Some examples of descriptive adjectives to use in a German compliment for a friend are:
Du bist (…) – You are (…)
- beliebt – popular
- diskret – discreet
- ehrlich – honest
- hilfreich – helpful
- geduldig – patient
- lässig – cool / chill / laidback
- klug – smart
- lieb – nice
- nett – nice
- schlau – witty
- zugänglich – approachable
Another way of complimenting a friend would be in the description of either his or her fashion.
Ich mag – I like…
- deinen Look – your look
- deinen Stil – your style
- deine Schuhe – your shoes
- deine Frisur – your hairdo
- dein Kleid – your dress
- deinen Mantel – your coat
- deinen Hut – your hat
- deine Ohrringe – your earrings
Complimenting someone doesn’t always have to pertain to their appearance or character. For instance, should you ever get invited into a friend’s home, you could praise them using the following German phrases:
- Du hast ein wunderschönes Haus – you have a beautiful home
- Du hast einen sehr schönen Garten – you have a very nice garden
- Du hast sehr guten Geschmack in Kunst – you have very good taste in art
- Dein Kochen war wie immer toll – Your cooking was great as always
- Das hat lecker geschmeckt – This was delicious
- Deine Kinder sind so artig / wohlerzogen – Your children are so well-behaved
- Dir kann ich mich immer anvertrauen – I can always confide in you. I can trust you.
How to compliment a couple in German
Are your friends a couple? Here are a few examples of phrases which can be used to compliment a couple in German:
- Ihr schaut so gut / süss miteinander aus – You look so good / sweet with one another
- Ihr schaut so verliebt aus – You look so in love
- Ihr seid wie für einander geschaffen – you are made for one another
- Ihr seid für einander bestimmt – you are destined to one another
- Ihr seid mein Lieblingspaar – you are my favorite couple
- Ihr habt ein wunderschöne Familie – You have a wonderful family
- Mit Euch haben wir immer so viel Spass – With you guys, we always have such a fun time
German compliments at work
While feedback on performance in the workplace generally takes the form of written evaluations, the occasional spoken words of encouragement and praise can help maintain a high level of motivation in the team.
Remark: The German language has both an informal “you” pronoun which is “du”, as well as a formal “you” pronoun which is “Sie” (it is capitalized). German verbs are conjugated differently depending on the pronoun.
The examples below use the informal pronoun, but in a more formal setting, particularly with people we don’t know well, it is appropriate to use formal pronouns.
If you are working in Germany or with a German client, you might hear following compliments:
- Tolle Arbeit – Great job
- Sehr beeindruckend / das hat mich beeindruckt – Very impressive / that impressed me
- Hast du toll gemacht / gut gemacht – equivalent to you did great
- Weiter so – keep at it
- Starke Leistung! – strong performance
- Du hast dich selbst übertroffen – you outdid yourself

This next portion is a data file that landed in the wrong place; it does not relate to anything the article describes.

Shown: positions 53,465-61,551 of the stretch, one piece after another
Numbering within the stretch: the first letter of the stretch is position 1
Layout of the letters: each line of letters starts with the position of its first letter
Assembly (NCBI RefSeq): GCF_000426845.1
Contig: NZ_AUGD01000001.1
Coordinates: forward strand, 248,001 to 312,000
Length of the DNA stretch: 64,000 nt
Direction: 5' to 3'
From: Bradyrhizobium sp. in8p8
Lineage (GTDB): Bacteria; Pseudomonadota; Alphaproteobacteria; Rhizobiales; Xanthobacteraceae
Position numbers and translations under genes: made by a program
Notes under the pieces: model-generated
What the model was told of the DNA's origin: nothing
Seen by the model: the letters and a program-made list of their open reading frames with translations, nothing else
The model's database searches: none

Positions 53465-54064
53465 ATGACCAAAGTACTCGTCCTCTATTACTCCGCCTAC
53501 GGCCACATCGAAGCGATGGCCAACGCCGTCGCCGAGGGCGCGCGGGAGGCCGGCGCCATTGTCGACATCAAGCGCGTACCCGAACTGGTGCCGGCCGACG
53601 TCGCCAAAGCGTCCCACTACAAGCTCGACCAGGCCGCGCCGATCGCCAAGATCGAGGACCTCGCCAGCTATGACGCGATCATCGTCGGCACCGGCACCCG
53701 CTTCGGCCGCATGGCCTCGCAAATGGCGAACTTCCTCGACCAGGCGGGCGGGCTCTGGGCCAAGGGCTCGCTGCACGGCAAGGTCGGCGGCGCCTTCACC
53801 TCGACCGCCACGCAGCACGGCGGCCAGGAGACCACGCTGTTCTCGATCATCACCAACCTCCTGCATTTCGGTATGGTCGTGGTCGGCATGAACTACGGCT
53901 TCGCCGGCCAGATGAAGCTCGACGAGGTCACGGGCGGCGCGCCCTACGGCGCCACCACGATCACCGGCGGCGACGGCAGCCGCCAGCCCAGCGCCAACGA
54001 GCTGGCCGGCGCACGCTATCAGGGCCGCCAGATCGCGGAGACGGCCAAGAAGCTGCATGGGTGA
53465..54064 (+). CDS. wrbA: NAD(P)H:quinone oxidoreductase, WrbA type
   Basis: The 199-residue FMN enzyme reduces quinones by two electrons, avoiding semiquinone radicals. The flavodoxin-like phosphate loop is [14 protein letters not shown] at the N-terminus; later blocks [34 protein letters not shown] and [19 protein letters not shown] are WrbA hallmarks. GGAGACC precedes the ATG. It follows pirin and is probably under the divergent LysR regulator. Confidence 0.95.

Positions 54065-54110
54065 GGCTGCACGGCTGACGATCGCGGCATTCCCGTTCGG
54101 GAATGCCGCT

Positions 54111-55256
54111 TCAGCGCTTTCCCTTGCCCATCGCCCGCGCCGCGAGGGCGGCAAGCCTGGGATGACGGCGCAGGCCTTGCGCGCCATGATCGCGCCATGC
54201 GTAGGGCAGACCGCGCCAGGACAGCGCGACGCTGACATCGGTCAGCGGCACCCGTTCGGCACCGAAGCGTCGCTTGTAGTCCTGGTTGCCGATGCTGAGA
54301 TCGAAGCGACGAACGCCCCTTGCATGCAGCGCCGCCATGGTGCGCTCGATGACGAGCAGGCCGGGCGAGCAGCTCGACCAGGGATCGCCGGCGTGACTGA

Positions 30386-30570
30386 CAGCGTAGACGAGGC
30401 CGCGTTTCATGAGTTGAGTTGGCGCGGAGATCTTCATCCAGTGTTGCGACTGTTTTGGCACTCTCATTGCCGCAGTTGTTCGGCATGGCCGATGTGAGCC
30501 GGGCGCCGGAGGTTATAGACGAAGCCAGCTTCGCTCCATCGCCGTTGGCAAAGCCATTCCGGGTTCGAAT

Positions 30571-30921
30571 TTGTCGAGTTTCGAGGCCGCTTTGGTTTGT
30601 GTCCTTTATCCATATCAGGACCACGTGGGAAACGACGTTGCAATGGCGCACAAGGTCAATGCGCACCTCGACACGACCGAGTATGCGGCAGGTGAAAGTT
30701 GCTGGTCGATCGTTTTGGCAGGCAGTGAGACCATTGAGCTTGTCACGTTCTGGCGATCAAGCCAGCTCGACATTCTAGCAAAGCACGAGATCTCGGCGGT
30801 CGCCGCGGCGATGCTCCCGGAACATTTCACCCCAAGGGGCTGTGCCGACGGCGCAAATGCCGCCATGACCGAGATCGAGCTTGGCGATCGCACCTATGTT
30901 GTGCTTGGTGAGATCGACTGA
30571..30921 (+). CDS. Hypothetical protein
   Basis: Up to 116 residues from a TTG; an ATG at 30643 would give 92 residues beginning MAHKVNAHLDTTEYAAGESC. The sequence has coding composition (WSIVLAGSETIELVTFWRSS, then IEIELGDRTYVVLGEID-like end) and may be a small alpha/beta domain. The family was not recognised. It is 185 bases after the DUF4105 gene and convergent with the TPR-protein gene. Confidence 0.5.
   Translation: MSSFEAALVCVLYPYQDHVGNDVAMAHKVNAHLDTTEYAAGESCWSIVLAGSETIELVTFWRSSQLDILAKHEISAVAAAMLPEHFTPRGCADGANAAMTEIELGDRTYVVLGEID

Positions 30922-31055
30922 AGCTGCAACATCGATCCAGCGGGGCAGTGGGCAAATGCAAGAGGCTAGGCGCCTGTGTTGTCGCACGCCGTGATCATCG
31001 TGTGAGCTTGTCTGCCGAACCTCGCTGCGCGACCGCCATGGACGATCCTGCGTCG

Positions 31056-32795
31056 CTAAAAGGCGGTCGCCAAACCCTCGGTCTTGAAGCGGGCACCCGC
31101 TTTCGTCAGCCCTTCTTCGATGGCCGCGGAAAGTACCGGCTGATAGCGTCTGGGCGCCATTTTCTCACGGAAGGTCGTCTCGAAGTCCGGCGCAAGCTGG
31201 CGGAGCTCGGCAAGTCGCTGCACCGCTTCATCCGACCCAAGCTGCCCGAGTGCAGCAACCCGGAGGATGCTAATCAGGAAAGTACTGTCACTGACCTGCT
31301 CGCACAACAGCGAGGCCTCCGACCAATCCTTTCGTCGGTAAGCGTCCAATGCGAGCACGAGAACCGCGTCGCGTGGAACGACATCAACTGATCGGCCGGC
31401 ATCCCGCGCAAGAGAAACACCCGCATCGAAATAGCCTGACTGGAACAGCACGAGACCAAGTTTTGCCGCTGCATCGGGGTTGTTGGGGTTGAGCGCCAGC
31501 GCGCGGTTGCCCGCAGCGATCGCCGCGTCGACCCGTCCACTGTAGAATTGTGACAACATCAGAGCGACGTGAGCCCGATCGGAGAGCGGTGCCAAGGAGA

- Auf dich kann man immer zählen – equivalent to we can always count on you
- Du bist wirklich talentiert – you are really talented
- Du hast gute Arbeit geleistet / Du hast herausragende Arbeit geleistet– you have done good work
Du bist sehr – you are very…
- fleißig – hard working, diligent
- gründlich – thorough
- pünktlich – punctual
- zuverlässig – dependable, reliable
- sorgfältig – meticulous, careful
- hilfsbereit – helpful
- organisiert – organized
- proaktiv – proactive
- großzügig – generous
- ehrlich – honest, sincere
- begabt – talented, skilled, gifted
Germans can be somewhat parsimonious in giving out acknowledgment for a job well done – after all, it is understood that a task should be completed according to the assignment.
Culturally, Germans are known to be straightforward and words are weighed accordingly. Constructive criticism is meant to be honest and truthful feedback.
As such, silence can sometimes mean the biggest praise.
How to respond to a compliment in German
In addition to being able to give appropriate compliments in various situations, it is important to know how to receive them gracefully as well.
The most common and gracious way to accept a compliment is simply to thank the person in front of you.
- Danke / Danke schön – Thank you
- Vielen Dank – literally “a lot of thanks” equivalent to “Thank you very much”
- Danke Dir – Thank you. This is used to thank people you are familiar with and say “you” to, such as friends and family.
- Danke, dass ist aber nett / lieb von dir – Thank you, that is sweet / kind of you
But what if you are not quite sure if the person means it? Here are ways to respond quite casually:
- Nimmst du mich jetzt auf den Arm? – Literal translation is “are you taking me on your arm?” The English equivalent to “are you pulling my leg?” / “Are you joking with me?”
- Im Ernst? – seriously?
You may find yourself in a more formal situation and as such, here are multiple ways to respond to a compliment in German:
- Vielen Dank – Thank you very much
- Das freut mich – equivalent to I’m glad to hear it or that makes me happy
- Vielen Dank, Ihre Meinung ist mir wichtig – Thank you very much, your opinion matters to me.
- Ich fühle mich geehrt – I feel honored
Complimenting someone in a new language isn’t always easy, as many phrases are deeply rooted in culture. Conveying genuine emotions as a non-native speaker can be daunting. But don’t let it discourage you. Everyone appreciates a friendly, intentional, and well-meaning compliment.
There are also terms of endearment used among people who are close. The following guide covers German terms of endearment and affection.
Now that you have learned the basics of German compliments and how to receive them graciously, why not include one the next time you write an email in German?